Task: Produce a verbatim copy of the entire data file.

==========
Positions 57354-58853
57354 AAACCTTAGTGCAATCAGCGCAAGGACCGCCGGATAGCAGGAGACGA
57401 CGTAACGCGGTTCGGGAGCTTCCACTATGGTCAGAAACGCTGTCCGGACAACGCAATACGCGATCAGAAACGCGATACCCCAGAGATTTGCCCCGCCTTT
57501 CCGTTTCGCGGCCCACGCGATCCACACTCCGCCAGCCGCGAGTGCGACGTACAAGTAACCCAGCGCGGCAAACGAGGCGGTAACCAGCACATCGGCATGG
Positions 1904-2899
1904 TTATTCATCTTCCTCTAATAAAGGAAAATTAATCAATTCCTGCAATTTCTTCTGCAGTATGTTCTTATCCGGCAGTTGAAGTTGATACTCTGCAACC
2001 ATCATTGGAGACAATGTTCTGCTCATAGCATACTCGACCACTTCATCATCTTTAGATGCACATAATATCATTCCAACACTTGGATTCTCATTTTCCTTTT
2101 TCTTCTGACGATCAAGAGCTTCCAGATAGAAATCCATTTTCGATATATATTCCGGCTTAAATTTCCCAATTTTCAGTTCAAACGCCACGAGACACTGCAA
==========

Positions 57354-58853
57354 AAACCTTAGTGCAATCAGCGCAAGGACCGCCGGATAGCAGGAGACGA
57401 CGTAACGCGGTTCGGGAGCTTCCACTATGGTCAGAAACGCTGTCCGGACAACGCAATACGCGATCAGAAACGCGATACCCCAGAGATTTGCCCCGCCTTT
57501 CCGTTTCGCGGCCCACGCGATCCACACTCCGCCAGCCGCGAGTGCGACGTACAAGTAACCCAGCGCGGCAAACGAGGCGGTAACCAGCACATCGGCATGG
Positions 1904-2899
1904 TTATTCATCTTCCTCTAATAAAGGAAAATTAATCAATTCCTGCAATTTCTTCTGCAGTATGTTCTTATCCGGCAGTTGAAGTTGATACTCTGCAACC
2001 ATCATTGGAGACAATGTTCTGCTCATAGCATACTCGACCACTTCATCATCTTTAGATGCACATAATATCATTCCAACACTTGGATTCTCATTTTCCTTTT
2101 TCTTCTGACGATCAAGAGCTTCCAGATAGAAATCCATTTTCGATATATATTCCGGCTTAAATTTCCCAATTTTCAGTTCAAACGCCACGAGACACTGCAA